What is the Book of Praise ? -T.M.P. Vanderven
From the Clarion January 24, 1997
It took 25 years to complete the Genevan Psalter.
The Reformation took hold of Geneva in 1536. And within a year the Genevans felt an urgent need to provide the congregation with songs of praise appropriate for use in worship services. By 1562 the reformed church of Geneva had its complete Psalter which included rhymings of the 150 psalms plus a number of scriptural hymns and canticles.
The driving force behind the Genevan Psalter was John Calvin himself. He was fully convinced of the immense importance of allowing God’s people to participate in the public prayers during the weekly services (contrary to the Roman practice in which the congregation was largely silent). Calvin distinguished two types of public prayers: those spoken and those sung. He therefore worked hard to give the congregation its own liturgical voice by means of a Psalter in the language of the people.
Various other well-known reformed theologians were involved in the development of this French Psalter, among them William Farel (who persuaded Calvin to stay in Geneva) and Theodore Beza (the first principal of the Reformed College in Geneva). Rhymings came from Calvin, and later from Clement Marot. In addition, Calvin was able to attract a number of able musicians to create the melodies: Louis Bourgeois, Maitre Pierre (about whom little is known), and Matthias Greiter. In 1562 at least 30,000 copies were printed! The tremendous success of the Genevan Psalter also translated into an 8% profit, which was used to help the poor of the city.
The Genevan Psalter remained in use in French-speaking reformed churches until the middle of the 19th Century. The psalter was translated into Italian, Dutch, German, and Portuguese, and in more obscure languages such as Gascon (Northern Spain), Malay, and Tamil. The reformed churches in Holland adopted the Genevan Psalter in rhymings by Datheen ( app. 1566). And this version remained in use in these churches until 1773. With the spread of the Dutch trading colonies, the psalter travelled to Asian countries. Reformed churches were founded in various Dutch colonies, resulting in local versions of the psalter. Interestingly, a modern version of the four-part settings of the 150 psalms by Claude Goudimel was published in Indonesia (Dutch East Indies) for the reformed churches in that country (Mazmur Edisi Harmoni, 1987).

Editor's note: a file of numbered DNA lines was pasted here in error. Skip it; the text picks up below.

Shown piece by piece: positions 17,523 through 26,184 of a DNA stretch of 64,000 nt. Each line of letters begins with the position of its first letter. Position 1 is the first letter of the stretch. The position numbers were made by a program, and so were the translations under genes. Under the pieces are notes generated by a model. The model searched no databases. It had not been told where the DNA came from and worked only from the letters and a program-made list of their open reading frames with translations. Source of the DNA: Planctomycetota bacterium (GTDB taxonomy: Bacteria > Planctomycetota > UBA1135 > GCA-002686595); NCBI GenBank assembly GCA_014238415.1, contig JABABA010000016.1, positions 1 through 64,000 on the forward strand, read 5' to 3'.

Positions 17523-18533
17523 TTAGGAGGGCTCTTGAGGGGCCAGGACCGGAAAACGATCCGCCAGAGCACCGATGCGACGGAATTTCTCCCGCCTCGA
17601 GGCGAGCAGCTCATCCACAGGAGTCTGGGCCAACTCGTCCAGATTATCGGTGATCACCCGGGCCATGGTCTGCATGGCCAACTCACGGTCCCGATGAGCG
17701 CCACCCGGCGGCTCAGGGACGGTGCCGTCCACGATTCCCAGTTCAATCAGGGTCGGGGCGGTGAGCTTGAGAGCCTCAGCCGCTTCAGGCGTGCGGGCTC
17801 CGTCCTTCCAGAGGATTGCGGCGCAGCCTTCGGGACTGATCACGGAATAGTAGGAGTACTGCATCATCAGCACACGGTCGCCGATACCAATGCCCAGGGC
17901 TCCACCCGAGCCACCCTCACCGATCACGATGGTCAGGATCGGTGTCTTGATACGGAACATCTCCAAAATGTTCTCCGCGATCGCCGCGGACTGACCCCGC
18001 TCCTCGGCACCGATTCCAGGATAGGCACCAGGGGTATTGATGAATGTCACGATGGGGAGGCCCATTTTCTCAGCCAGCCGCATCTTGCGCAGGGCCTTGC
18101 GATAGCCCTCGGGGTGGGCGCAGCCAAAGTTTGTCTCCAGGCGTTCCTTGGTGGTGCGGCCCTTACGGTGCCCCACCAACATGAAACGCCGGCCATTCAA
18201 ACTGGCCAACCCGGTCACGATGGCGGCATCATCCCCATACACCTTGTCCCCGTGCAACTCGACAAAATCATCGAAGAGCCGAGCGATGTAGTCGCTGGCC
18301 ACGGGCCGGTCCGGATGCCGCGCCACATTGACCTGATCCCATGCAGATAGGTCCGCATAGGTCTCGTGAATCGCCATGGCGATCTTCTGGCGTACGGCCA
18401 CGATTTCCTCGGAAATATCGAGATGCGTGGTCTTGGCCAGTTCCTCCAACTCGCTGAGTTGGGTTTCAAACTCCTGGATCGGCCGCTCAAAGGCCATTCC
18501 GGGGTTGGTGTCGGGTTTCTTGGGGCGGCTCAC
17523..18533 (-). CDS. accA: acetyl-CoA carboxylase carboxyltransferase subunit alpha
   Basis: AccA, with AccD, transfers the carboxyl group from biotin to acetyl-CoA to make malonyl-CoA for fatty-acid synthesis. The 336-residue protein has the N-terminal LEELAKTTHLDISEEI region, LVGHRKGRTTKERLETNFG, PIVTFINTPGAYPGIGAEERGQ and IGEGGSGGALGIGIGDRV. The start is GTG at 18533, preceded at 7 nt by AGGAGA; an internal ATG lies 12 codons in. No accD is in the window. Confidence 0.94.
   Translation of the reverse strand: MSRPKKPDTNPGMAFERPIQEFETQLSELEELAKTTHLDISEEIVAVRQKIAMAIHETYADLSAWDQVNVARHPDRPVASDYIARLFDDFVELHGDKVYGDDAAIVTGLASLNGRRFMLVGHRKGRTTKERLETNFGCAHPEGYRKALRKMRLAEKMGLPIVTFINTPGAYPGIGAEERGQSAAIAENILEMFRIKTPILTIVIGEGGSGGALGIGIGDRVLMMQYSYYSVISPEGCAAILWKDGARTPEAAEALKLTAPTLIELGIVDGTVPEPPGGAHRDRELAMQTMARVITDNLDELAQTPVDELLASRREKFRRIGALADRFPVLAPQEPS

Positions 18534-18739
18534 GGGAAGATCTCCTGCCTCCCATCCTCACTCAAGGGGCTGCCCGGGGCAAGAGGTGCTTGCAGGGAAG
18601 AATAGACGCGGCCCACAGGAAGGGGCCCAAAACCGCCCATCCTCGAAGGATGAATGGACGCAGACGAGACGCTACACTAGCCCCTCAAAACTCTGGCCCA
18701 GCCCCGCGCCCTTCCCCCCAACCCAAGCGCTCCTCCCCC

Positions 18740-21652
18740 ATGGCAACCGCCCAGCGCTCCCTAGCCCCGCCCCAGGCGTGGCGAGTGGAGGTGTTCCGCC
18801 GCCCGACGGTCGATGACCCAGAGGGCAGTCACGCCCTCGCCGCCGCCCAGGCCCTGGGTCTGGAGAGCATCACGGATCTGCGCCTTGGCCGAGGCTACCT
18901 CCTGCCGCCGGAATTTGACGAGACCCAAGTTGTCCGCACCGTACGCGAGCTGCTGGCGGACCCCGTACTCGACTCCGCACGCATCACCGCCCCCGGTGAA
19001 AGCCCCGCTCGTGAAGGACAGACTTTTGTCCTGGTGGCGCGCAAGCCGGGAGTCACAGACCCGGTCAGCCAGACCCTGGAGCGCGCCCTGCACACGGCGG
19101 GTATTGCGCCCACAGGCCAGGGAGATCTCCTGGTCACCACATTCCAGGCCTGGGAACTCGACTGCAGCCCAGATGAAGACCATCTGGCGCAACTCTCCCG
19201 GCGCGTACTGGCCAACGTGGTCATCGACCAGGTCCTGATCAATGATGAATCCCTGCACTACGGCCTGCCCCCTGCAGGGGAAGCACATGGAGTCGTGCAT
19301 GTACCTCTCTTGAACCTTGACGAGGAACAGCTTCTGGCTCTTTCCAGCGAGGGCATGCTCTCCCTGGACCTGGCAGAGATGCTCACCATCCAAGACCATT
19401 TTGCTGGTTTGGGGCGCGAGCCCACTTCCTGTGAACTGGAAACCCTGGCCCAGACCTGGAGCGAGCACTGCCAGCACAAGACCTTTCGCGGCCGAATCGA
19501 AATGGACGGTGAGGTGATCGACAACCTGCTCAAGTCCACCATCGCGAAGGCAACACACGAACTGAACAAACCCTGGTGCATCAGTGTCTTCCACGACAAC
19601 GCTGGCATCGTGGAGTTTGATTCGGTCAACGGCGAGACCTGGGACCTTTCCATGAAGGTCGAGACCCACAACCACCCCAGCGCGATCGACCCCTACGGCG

Since 1773, the Dutch reformed churches have revised their psalmbook a number of times, adding more hymns. Yet the tunes of the original Genevan Psalter have been maintained. The Canadian Reformed Churches decided to follow in these historical footsteps, and may now boast an English version of the Genevan Psalter, their Book of Praise: An Anglo-Genevan Psalter. It is the general consensus of musicologists across the world that this collection of psalm tunes is of the highest calibre, unequalled by other psalters.